By concentrating on renewables and support early investments, countries can be driven forward and their dependence on struggling industries can be lifted, Schellekens said. Increasingly, European countries support solar power and raise their level of implementing renewables.
In Germany, solar cell prices fell and demands increased because the government decided to subsidize anyone who produces solar power. Now, solar power produces up to a tenth of Germany’s electricity on sunny days, reckons GTM Research, a Boston-based consultancy.
In Italy, high rates for so-called feed-in tariffs, which are given out by Governments and pays people to adopt renewable energy sources, will be trimmed in stages next year.
Financially tottering Greece in collaboration with other Mediterranean leaders and the European Investment bank, recently launched the Mediterranean Climate Change Initiative, which fosters a low carbon development model aiming to accelerate the region’s responses to the impacts of climate change. The plan jointly addresses financial, energy and climate crises.
ROADMAP FOR EUROPE’S 100 PERCENT RENEWABLES
According to a recently published report by PWC, the Potsdam Institute for Climate Impact Research, the Austria-based International Institute for Applied Systems Analysis and the European Climate Forum, the short-term costs of transforming the power system aren’t as high as previously thought and the costs of individual renewable technologies are continuing to decrease.
Also, Europe and North Africa could obtain all of their electricity from renewable energy by 2050, if the concept is supported by a single European power market united with a similar market in North Africa, the report showed.
A transformation of the power sector based on 100 percent renewable energy would address energy security and supply concerns, while decarbonizing electricity generation and, at the same time, contributing to a substantial reduction in energy poverty, the study said.
But it is still challenging to put in place the measures to conduct the change and to translate high level strategies into nation’s laws. "This can take time, especially in North Africa where there is no body like the European Union Commission," Schellekens said.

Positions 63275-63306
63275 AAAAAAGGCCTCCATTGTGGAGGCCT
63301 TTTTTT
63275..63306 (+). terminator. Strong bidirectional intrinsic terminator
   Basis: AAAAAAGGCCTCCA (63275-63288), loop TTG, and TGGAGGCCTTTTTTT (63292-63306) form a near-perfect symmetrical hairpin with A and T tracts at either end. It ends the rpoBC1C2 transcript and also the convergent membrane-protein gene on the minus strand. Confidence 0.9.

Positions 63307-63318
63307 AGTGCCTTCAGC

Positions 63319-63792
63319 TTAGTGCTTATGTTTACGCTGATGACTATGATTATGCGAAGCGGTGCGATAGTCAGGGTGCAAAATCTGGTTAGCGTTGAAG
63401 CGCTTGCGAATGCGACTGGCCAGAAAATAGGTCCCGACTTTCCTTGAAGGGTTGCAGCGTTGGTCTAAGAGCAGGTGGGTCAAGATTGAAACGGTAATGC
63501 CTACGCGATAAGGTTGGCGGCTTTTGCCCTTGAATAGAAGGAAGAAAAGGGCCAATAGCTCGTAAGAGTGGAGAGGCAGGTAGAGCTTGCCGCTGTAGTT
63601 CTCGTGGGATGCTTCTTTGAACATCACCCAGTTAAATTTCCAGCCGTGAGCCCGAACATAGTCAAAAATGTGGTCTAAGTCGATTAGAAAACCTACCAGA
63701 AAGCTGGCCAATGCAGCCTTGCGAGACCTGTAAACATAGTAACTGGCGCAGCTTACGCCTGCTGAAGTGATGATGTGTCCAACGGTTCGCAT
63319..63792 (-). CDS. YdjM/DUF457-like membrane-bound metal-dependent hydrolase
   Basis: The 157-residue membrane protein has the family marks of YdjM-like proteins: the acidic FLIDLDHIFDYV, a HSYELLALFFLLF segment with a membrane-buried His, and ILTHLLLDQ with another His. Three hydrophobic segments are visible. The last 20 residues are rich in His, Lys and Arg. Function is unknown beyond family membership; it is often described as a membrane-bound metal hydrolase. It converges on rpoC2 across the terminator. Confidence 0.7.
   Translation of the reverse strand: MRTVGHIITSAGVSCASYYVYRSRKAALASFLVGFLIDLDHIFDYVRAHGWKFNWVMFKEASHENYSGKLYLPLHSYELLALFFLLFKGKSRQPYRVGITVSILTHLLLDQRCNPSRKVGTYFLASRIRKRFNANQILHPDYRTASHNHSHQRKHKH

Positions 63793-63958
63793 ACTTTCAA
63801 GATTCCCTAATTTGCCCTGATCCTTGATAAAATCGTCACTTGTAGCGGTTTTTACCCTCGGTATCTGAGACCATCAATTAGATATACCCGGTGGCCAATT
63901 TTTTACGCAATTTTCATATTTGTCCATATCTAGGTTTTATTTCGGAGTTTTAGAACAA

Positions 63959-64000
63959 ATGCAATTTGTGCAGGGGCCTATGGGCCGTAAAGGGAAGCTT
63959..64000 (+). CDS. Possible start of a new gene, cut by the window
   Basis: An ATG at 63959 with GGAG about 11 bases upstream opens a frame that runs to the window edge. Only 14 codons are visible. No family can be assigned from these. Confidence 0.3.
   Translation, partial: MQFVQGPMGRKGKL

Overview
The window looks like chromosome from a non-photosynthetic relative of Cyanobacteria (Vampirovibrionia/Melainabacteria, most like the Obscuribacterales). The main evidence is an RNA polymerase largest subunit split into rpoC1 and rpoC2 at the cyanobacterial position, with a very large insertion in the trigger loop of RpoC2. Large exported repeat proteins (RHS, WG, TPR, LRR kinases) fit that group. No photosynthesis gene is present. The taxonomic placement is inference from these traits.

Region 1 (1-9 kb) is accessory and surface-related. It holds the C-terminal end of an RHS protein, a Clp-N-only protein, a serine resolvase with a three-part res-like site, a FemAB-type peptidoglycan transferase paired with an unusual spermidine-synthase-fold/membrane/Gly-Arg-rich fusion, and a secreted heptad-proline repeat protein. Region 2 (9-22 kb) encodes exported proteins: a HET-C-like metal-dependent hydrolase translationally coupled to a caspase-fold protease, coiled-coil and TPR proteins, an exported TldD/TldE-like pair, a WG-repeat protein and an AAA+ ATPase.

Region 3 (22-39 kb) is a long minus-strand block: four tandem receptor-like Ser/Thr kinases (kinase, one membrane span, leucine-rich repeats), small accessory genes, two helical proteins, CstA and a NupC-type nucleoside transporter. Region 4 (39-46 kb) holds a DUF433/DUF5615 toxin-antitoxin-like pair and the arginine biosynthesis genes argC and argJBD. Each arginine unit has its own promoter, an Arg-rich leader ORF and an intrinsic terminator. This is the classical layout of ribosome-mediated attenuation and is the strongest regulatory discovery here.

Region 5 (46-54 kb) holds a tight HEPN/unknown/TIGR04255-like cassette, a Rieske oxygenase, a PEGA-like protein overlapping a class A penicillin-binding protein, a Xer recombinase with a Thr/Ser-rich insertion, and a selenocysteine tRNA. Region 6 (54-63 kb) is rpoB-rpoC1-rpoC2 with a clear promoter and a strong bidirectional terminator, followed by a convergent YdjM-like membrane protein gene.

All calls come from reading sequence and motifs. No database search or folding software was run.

In North Africa, countries are at different stages of development and have all put in place their own bilateral arrangements with each other and with other European countries, Schellekens explained. "They will progress as quickly as the governments in these countries feel it is appropriate to do so," he said.
"What you basically need is bringing together the government in the host country with the private sector and the banks," he said. "Only then it makes sense to put this policy into place."
Answering a question what the European Union can learn from green energy championing China, Schellekens praised the country’ managing skills and ability to swiftly deliver green projects.
"Once they have developed the projects and identified the technology, the execution of that project is more tightly managed with the result that the project is delivered far more quickly," he said.
It is probably at lower cost too because it takes less time, he noted. Due to either planning, terms of construction and the capacity of companies to deliver projects, it often takes European businesses many years to conceive, develop and deliver projects, Schellekens explained.
Though plans to use concentrating solar power plants in the Sahara to generate and export electricity have been on the table for years, bringing them about continues to be hindered.
"The worst thing for projects developers and investors is not knowing whether the legal economic business framework of the country will or will not go forward," Schellekens said. Following the economic crisis investors are looking for safer, lower risk opportunities to invest, he noted.
Especially in North Africa, companies flinch to invest due to a less developed legal climate, shaky governments and a dominating fear for terrorist attacks, Schellekens explained.
The real test will be within the next few years. "We’ve seen a lot of talking, strategies and people picking dates in the last few years, but if we want to achieve a radical switch to represent renewable energy electricity in 2050, the bulk of the enabling work needs to happen between 2010 and 2020," Schellekens said.
"We have to be ambitious, if not, it will be difficult to make it happen in the next 30 to 40 years," he noted.